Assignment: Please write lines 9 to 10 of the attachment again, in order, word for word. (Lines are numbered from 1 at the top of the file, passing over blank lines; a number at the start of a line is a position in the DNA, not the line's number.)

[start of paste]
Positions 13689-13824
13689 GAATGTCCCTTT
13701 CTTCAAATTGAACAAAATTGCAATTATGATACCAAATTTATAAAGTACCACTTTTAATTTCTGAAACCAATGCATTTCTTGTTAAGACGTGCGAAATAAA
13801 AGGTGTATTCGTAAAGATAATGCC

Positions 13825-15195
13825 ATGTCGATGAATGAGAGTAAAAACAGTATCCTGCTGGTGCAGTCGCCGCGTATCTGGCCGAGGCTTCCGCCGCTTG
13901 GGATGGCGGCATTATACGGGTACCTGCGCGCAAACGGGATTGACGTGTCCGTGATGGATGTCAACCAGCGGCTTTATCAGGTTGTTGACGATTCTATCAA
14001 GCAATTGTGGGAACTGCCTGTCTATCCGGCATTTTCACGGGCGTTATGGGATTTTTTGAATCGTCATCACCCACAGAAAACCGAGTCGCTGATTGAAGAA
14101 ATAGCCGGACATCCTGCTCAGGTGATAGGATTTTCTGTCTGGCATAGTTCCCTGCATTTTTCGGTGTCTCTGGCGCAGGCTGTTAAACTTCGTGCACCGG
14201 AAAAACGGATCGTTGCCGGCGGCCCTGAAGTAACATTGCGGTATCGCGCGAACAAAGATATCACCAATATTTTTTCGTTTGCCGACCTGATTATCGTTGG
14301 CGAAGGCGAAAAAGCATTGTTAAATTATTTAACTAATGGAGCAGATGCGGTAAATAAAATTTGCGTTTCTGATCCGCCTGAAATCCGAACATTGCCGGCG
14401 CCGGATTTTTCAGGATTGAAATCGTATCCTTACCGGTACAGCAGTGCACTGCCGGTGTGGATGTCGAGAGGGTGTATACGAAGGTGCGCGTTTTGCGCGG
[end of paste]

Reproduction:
14101 ATAGCCGGACATCCTGCTCAGGTGATAGGATTTTCTGTCTGGCATAGTTCCCTGCATTTTTCGGTGTCTCTGGCGCAGGCTGTTAAACTTCGTGCACCGG
14201 AAAAACGGATCGTTGCCGGCGGCCCTGAAGTAACATTGCGGTATCGCGCGAACAAAGATATCACCAATATTTTTTCGTTTGCCGACCTGATTATCGTTGG